Teenager murdered in Trenton Friday night

By Trentonian reporters Sulaiman Abdur-Rahman and Penny Ray

The Serenity Garden at the corner of Prospect Street and Bellevue Avenue in Trenton stands in full vitality June 27, 2015, hours after a 16-year-old boy was shot and killed at that intersection. (Sulaiman Abdur-Rahman - Trentonian)

The Serenity Garden at the corner of Prospect Street and Bellevue Avenue in Trenton stands in full vitality June 27, 2015, hours after a 16-year-old boy was shot and killed at that intersection. (Sulaiman Abdur-Rahman - Trentonian)

Serenity Garden at the corner of Prospect Street and Bellevue Avenue was recently established to represent a place of beauty, peace and healing.

But on Friday night, that blissful intersection became a crime scene as an armed perpetrator shot and killed a 16-year-old boy who was remembered on Saturday as “a good kid.”

Jah’vae Minney of South Logan Avenue, Trenton, was shot in the chest about 11 p.m. and taken to Capital Health Regional Medical Center by a citizen. The teenager was pronounced dead shortly thereafter, according to police, who have neither arrested a suspect nor announced a description of the shooter as of Saturday afternoon.

“It is a shame that youth is getting caught up in the midst of the madness,” said Jason Rogers of Fathers and Men United for a Better Trenton as he stood Saturday morning on the landscape of Serenity Garden.

For Jah’vae to be gunned down in that area just a few hours earlier, “It had to be mistaken identity,” Rogers sad. “He was just on the bus stop.”

Jah’vae’s death marks the third homicide this week in Trenton.

Earlier this week, 22-year-old Edwin Saddler and 29-year-old Harvey Sharp were murdered during separate incidents that occurred within minutes of each other. So far this year, 12 people have been killed in this 7.5-square-mile capital city.

Jah’Vae Miney (contributed photo)

Jah’Vae Miney (contributed photo)

Jah’vae Minney was a member of a youth group at Shiloh Baptist Church and also liked to play basketball, according to people who knew him.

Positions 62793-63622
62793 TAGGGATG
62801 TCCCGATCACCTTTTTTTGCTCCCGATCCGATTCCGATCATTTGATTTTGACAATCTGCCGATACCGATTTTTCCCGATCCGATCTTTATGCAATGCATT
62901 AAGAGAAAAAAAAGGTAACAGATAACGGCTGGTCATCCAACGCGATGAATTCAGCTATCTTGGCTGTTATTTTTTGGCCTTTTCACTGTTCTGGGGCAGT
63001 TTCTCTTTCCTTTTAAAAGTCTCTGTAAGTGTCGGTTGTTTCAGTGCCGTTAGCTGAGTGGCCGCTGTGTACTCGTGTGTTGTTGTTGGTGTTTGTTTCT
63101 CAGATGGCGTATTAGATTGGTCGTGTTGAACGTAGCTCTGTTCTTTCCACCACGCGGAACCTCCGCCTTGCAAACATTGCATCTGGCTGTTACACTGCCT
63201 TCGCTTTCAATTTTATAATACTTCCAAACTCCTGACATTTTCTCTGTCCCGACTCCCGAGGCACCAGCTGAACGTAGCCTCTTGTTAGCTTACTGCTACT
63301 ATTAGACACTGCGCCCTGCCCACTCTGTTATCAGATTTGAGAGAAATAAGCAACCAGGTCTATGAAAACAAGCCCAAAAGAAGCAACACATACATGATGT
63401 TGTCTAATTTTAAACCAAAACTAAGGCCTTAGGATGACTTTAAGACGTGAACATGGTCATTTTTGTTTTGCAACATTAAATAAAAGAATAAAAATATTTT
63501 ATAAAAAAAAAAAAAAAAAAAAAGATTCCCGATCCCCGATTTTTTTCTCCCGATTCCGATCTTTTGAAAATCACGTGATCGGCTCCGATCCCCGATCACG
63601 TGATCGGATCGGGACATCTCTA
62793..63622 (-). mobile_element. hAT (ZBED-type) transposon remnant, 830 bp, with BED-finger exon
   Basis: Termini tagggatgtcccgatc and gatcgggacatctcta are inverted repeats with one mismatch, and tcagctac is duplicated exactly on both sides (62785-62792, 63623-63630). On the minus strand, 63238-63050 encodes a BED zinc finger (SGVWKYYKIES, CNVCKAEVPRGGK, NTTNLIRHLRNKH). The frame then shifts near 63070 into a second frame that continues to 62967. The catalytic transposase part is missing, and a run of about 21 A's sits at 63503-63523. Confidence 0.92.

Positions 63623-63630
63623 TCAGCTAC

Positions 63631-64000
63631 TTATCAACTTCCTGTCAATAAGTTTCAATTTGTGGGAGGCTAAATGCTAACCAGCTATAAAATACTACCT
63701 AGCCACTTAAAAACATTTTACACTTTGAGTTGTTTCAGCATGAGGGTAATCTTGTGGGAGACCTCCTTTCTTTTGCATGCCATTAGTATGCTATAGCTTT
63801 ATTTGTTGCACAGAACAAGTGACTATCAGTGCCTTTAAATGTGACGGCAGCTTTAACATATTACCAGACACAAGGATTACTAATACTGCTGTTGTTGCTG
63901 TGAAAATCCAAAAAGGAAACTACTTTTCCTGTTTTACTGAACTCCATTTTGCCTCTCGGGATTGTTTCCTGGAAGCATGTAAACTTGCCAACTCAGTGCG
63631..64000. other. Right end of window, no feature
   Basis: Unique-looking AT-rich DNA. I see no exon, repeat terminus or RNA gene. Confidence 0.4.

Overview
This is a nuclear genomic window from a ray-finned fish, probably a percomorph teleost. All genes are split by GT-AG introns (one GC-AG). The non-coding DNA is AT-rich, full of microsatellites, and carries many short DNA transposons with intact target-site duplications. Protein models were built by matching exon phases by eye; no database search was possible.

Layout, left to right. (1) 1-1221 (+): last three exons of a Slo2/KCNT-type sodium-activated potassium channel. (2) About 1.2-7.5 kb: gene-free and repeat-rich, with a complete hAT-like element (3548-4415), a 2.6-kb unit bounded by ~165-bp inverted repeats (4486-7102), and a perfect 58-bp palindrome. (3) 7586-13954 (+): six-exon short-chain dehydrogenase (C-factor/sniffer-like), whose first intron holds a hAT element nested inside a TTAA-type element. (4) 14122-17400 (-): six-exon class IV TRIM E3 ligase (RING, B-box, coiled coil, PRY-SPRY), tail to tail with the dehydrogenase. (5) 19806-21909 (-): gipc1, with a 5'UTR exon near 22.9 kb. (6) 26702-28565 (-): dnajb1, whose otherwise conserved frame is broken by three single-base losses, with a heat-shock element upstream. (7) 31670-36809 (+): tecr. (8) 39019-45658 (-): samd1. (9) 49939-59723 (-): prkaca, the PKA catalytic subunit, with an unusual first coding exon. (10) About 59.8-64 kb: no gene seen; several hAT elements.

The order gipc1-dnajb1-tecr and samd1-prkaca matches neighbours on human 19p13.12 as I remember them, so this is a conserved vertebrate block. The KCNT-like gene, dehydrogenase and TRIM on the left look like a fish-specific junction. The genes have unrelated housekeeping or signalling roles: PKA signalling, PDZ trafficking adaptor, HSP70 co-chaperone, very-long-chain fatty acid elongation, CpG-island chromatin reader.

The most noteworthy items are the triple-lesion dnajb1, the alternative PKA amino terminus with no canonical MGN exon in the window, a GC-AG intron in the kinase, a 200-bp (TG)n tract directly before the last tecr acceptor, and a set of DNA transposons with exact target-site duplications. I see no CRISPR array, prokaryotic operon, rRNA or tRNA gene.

One of the people who played basketball with him was Gary Tarver, 26, who lived in the same neighborhood as the teenager.

Reacting to the news of the homicide, “It’s crazy,” Tarver said Saturday afternoon on South Logan Avenue. “He was a good kid. All he did was play ball. He was probably at the wrong place at the wrong time. … He was only 16.”

Several dozen people embarked upon Serenity Garden on Saturday morning for a 10 a.m. ribbon-cutting ceremony that was already planned well before Jah’vae was gunned down in that area. The teenager’s death, however, nailed home the point for why Amini Sababu, 60, worked with Shiloh Community Development Corp. to establish that colorful, flower-filled garden in a city hard hit by violence.

A mourner hangs a makeshift memorial for Jah’vae Minney who was shot and killed June 26, 2015. (Contributed photo - Rev. Lukata Mjumbe)

A mourner hangs a makeshift memorial for Jah’vae Minney who was shot and killed June 26, 2015. (Contributed photo - Rev. Lukata Mjumbe)

“Serenity Garden is for people who lost loved ones to street violence,” Sababu said following the dedication ceremony that lasted about an hour. “We have people who come and sit at this garden and tell us they feel the peace; they feel the love.”

Jah’vae Minney isn’t the first teenager to be slain in the streets of Trenton. For example, police still have not solved the May 2008 shooting death of 17-year-old city female Shanel Brady, who was gunned down on the 500 block of West State Street.

“I’m paranoid to be in West Trenton, because they still haven’t found who killed my daughter,” said Angel Quattlebaum, 44, the mother of slain Shanel Brady.

Quattlebaum was at Saturday’s ribbon-cutting event at Serenity Garden. Speaking about the annual gunplay here that has claimed the lives of men, women and children, “It’s senseless,” Quattlebaum said. “The generation doesn’t have respect for life. They don’t have respect for God, because if you respect God, you respect life,” she said. “If you feel someone disrespected you, you don’t lash out.”

Rogers and Sababu expressed an optimism that Trenton could become a safer and more prosperous city.

This picture of a banner in memorial of Jah’Vae Miney was shared on social media.

This picture of a banner in memorial of Jah’Vae Miney was shared on social media.

“We don’t get discouraged,” Rogers said. “We just continue to pray.”

Sababu gave a remark that sounded much like President Barack Obama circa 2008: “We have to believe that change is possible,” she said.

Anyone with information about the murders is asked to call the Mercer County Homicide Task Force at (609) 989-6406 or contact the Trenton Police confidential tip line at (609) 989-3663. Individuals may also call the Trenton Crime Stoppers tip line at (609) 278-8477. Those wishing to text a tip can send a message labeled TCSTIPS to Trenton Crime Stoppers at 274637.

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